The second installment in the Tincture trilogy has solidified this series for me as one of the best pieces of science fiction/fantasy/western I have ever encountered. The first book was strong in its own right (I reviewed it over here), but the sequel is masterful, and mind-bending.
Originally released as a free serial audiobook with new chapters releasing every two weeks—and read by the author, who does a fantastic job with the narration—Tincture is a complex story of characters trying to rebuild their lives in the midst of a world that has moved on. The landscape is all dust and decay, and the small towns scattered across The Barren (this being the desert-like nothingness that covers most of the earth) resemble shantytowns of the old west.
There is no shortage of mysteries in the world of Tincture; there are folks who walk The Scar with metal tanks attached to their backs with tubes, yet the purpose and origin of the tanks is unknown. The tinctures themselves are archaic and unpredictable mixtures of ferment made with skilled hands through a process of strange alchemy, and the results are only sometimes successful. Lastly, everyone's memory is slowly losing its hold, and no one can seem to recall what happened that left the world in its current state.
What makes Book 2 so compelling in particular is the complicated narrative that leaves you only a few breadcrumbs at a time, eventually coming together to give a satisfying full picture by the end. The chapters are well-paced, and often conclude with a cliffhanger just infuriating enough to leave you wanting for the next episode. Like Book 1, this story skips around multiple timelines, but characters' names also change from one point in time to the next, and there are hypnotic black portals in the ground that transport people and objects from one unknown to another.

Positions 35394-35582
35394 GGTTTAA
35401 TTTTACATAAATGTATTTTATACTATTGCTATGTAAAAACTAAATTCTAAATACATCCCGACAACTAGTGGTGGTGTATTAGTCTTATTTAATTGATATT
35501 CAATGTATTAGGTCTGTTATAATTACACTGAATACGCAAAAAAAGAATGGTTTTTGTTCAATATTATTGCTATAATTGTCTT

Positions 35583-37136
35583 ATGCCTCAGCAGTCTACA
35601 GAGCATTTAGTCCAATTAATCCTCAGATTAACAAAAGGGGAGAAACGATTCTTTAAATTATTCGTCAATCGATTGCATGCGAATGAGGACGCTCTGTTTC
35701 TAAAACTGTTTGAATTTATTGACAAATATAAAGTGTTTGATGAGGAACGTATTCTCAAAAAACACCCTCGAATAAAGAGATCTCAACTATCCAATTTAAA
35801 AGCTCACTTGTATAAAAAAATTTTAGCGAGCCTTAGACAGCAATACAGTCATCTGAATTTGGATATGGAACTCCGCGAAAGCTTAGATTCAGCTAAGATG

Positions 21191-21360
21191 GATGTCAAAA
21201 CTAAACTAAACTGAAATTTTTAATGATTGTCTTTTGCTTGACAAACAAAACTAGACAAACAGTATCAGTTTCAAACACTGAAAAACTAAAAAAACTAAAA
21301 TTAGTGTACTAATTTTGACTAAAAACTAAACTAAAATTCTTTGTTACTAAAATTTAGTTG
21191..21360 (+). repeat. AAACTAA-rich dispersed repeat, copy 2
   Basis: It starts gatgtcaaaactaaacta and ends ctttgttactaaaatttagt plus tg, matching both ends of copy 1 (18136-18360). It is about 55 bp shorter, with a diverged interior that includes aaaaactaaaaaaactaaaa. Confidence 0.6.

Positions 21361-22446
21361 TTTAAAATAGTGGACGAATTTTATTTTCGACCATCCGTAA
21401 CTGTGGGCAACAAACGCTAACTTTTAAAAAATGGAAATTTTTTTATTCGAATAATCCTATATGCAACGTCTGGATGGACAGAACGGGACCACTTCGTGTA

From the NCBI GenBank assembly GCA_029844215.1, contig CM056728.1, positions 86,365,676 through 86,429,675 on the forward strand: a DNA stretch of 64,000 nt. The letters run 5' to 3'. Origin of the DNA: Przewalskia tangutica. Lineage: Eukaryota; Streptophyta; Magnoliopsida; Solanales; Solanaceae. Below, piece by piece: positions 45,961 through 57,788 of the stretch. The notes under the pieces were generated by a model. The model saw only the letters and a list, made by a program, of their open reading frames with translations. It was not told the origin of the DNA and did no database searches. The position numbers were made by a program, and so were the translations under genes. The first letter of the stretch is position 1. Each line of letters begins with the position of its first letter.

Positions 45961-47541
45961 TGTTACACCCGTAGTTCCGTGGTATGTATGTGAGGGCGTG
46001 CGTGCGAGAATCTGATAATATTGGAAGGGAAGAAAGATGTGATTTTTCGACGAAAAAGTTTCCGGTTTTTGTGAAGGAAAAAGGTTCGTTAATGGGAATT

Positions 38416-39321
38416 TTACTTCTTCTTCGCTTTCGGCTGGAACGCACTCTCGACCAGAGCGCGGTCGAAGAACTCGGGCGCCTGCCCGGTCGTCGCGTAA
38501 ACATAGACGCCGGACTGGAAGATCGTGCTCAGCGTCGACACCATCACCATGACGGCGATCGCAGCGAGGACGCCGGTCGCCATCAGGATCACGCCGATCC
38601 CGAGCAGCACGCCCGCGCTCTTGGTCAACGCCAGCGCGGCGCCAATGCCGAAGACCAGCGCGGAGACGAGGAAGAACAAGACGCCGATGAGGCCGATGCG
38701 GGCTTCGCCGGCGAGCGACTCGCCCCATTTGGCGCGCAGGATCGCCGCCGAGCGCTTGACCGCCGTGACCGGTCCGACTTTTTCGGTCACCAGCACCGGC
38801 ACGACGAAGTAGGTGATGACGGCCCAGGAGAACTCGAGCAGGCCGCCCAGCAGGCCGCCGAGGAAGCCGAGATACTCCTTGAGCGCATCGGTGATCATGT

The world of Tincture has an overhanging sense of never being quite safe, and the characters who let their guard down are the ones who get injured, or killed. The Templars—hammer-wielding, violent religious fanatics—return from Book 1 and play a larger role in this story. A new presence on the dusty land is an ambiguous organization called The Warrant; ambiguous because it is never quite clear whether they are police, a form of government, a corporation, or all three. One thing is clear: crossing paths with Warrant men is to be avoided. Lastly, rumors drift of one called The Lazaran, a mysterious leader with a cultish following. It is said he can walk on water, and was once raised from the dead…
The most compelling element by far, and perhaps the best character Jordan has yet crafted, is 'Devil' Dock Avery. A towering, well-dressed man with a precise vocabulary, Devil is one of those characters with whom one is instantly fascinated. He lures you in with his proper speech and kind manners, then scares the hell out of you with his twisted humor and massive, cannon-like revolvers. Every scene in which Devil appears is a horrifying kind of delight.
While Book 2 is a 'complete' story in its own right, there are still elements of the Tincture universe that have not yet been fully explained (and perhaps some of the mysteries will be left that way intentionally). Either way, I eagerly await Book 3, and would implore any with a taste for the fantastic and strange to dip into Tincture as soon as possible.